Shaping the metal additive manufacturing factories of tomorrow*

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Metal AM service providers represent a key transition step to evolve metal AM from its current status as a niche prototyping technology and small-batch production technology to digital mass production and eventually production. mass production in real metal AM factories.

It is no coincidence that after the biggest 3D software vendors, such as Autodesk, Dassault Systèmes and Ansys, the biggest AM service providers who have introduced production capabilities, such as BEAM-IT, Proto Labs, Materialize or Shapeways are among the AM companies that have attracted the largest investments and the best performances on the stock market in recent years.

Top 10 Metallurgical AM Services

In the recently released Metal AM Market Opportunities and Trends Report, 3dpbm Research conducted a survey to provide an accurate overview of the still young and fragmented Metal AM Services segment.

Out of a total of 142 metal additive manufacturing services studied, the Italian BEAM-IT, which provides services mainly to the aerospace, automotive and medical sectors and houses more than 50 metal PBF 3D printers (combining the total of the two companies), was the largest in the world in 2020. This was before finalizing its acquisition of 3T, which strengthened this position. Metal AM services provided by Chinese metal hardware manufacturer L-PBF Bright Laser Technologies (currently using more than 100 systems to provide metal AM production services) made it the second largest company by revenue. Toolcraft, the largest metal AM service provider in Germany by revenue, has become the third largest metal AM service provider in the world by offering both L-PBF and DED capabilities (among other production technologies ), which allow the German company to manage project costs.

Inside BEAM-IT’s metal AM production facility

Stratasys Direct Manufacturing, which acquired two major AM service providers (Harvest Technologies and Solid Concepts) in 2014, and 3D Systems On Demand Manufacturing close out the top 5 list. This month alone, the 3D Systems On Demand business became a stand-alone business under the previously used Quickparts brand, following its acquisition by investment firm Trilantic North America (see the exclusive interview with the new CEO in this number). Both Stratasys Direct and Quickparts offer metal additive manufacturing capabilities primarily using L-PBF technology. Falcontech, the sixth-largest company by revenue, is a Chinese pure player in metallurgical AM services, relying primarily on L-PBF metal technology from SLM Solutions and Farsoon. Seventh place is taken by Oerlikon, a large metal materials supplier headquartered in Switzerland with significant metal AM operations in Europe (where it acquired metal AM service provider Citim) and the United States. United. The Swiss company is followed by Proto Labs, a leading digital manufacturing outsourcing service provider that also offers metal additive manufacturing services with 35 machines installed. French AM service provider PolyShape, which was acquired by French metal AM hardware makers AddUp, is the largest in France and ninth globally in terms of revenue. The 10th company on this list was UK metal AM service provider 3T. After a difficult year 2020 and the acquisition by BEAM-IT, this place is now occupied by the rising star Morf3D, specialized in metal AM for the aerospace, space and defense sectors. Siemens Materials Solutions, Sauber Engineering, and KAM are other relevant companies in this space with significant growth potential.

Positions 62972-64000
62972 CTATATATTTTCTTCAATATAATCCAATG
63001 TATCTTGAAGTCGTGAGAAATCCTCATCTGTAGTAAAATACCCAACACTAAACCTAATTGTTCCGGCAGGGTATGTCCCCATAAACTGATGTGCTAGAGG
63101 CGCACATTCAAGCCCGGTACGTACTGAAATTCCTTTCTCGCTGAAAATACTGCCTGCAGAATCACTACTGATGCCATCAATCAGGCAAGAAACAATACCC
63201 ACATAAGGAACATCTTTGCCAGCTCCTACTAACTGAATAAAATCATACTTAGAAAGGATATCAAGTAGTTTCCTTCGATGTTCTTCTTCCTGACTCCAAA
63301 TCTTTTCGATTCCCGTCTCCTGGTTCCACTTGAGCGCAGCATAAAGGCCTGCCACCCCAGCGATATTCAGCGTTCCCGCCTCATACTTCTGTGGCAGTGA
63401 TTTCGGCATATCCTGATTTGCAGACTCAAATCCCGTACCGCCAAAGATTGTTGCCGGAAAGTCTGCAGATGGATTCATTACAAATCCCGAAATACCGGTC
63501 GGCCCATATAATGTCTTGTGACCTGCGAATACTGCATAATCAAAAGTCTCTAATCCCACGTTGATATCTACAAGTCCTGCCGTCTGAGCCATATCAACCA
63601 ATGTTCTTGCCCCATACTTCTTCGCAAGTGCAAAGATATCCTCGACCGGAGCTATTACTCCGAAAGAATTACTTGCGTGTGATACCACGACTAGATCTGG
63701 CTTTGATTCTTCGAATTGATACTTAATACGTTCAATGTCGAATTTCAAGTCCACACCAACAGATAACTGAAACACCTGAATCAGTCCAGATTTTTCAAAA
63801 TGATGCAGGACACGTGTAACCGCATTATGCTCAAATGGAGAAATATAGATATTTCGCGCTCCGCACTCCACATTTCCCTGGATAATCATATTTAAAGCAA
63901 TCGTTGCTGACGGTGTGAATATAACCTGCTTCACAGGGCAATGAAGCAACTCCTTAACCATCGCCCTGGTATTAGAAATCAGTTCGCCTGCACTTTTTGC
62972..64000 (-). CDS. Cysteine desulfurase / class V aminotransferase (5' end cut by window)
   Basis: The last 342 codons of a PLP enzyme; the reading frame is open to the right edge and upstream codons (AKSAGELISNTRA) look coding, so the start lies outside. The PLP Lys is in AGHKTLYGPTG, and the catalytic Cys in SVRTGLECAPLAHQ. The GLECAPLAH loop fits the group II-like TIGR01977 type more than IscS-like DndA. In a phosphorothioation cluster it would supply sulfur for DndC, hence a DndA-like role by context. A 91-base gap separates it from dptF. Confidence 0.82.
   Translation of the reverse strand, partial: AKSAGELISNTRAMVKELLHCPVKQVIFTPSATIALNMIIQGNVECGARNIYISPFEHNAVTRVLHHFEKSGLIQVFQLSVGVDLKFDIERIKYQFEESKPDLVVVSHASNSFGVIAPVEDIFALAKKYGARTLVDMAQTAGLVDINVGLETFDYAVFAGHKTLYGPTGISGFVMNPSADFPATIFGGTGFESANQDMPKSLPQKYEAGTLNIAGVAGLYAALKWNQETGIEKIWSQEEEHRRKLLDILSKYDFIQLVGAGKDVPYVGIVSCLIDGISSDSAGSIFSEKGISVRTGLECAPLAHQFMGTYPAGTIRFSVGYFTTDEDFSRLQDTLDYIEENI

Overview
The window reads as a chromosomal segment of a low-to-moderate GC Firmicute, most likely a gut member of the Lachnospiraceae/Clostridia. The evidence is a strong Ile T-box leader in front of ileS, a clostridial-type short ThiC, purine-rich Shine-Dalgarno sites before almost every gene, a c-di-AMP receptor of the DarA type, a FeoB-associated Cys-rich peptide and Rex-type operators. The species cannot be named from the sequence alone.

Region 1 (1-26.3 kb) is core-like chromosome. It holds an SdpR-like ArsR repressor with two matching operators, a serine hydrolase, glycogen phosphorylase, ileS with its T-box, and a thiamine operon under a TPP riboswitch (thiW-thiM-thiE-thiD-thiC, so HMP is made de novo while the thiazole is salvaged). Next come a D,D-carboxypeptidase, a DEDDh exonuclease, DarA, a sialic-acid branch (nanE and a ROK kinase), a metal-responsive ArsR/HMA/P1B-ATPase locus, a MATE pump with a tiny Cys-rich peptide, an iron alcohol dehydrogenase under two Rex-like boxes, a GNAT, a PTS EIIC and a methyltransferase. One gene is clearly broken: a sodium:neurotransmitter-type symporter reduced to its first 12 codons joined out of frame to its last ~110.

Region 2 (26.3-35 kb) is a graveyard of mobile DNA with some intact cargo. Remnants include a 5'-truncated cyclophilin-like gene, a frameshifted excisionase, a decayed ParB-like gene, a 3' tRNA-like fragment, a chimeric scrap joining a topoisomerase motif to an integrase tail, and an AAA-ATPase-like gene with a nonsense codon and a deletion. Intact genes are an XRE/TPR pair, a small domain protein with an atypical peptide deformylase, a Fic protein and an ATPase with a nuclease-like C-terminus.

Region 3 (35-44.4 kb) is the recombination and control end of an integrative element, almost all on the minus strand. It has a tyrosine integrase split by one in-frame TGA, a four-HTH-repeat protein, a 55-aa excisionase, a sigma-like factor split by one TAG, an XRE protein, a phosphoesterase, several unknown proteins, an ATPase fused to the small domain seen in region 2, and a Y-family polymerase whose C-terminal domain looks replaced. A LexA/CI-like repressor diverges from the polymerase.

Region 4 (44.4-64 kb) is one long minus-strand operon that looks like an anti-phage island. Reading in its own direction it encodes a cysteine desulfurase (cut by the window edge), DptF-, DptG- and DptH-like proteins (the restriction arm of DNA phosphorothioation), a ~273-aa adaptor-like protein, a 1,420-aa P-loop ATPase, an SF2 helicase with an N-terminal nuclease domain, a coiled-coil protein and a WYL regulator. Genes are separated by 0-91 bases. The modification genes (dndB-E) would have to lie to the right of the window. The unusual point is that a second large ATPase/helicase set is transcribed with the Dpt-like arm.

Types of Metal AM Service Providers

The metal AM production services segment is still largely made up of small and medium-sized enterprises. Today, the fastest growing metal additive manufacturing service companies are typically additive manufacturing hardware vendors (such as 3D Systems, Stratasys Digital Metal, ExOne) or service and network providers. digital manufacturing outsourcing (such as Proto Labs, Xometry, Materialise, Jabil, Siemens Materials Solutions) who offer metal AM services as part of a full suite of digital manufacturing services that include other AM processes or non-FA processes.

Design and prototyping services

Metal AM first emerged as a rapid prototyping and tooling technology. Today, the majority of metal 3D printing services originate from the pioneers who first introduced metal 3D printers in-house to complement other technologies. These types of companies typically own fewer than three small-format metal AM systems and are gradually expanding their AM capabilities to offer small-batch AM production as well as prototypes and tooling. Often, these companies generate added value through DfAM (design for additive manufacturing) and consulting services, leveraging their extensive experience in producing AM parts.

Metal AM service providers are positioning themselves as a transition step and shaping the metal AM factories of tomorrow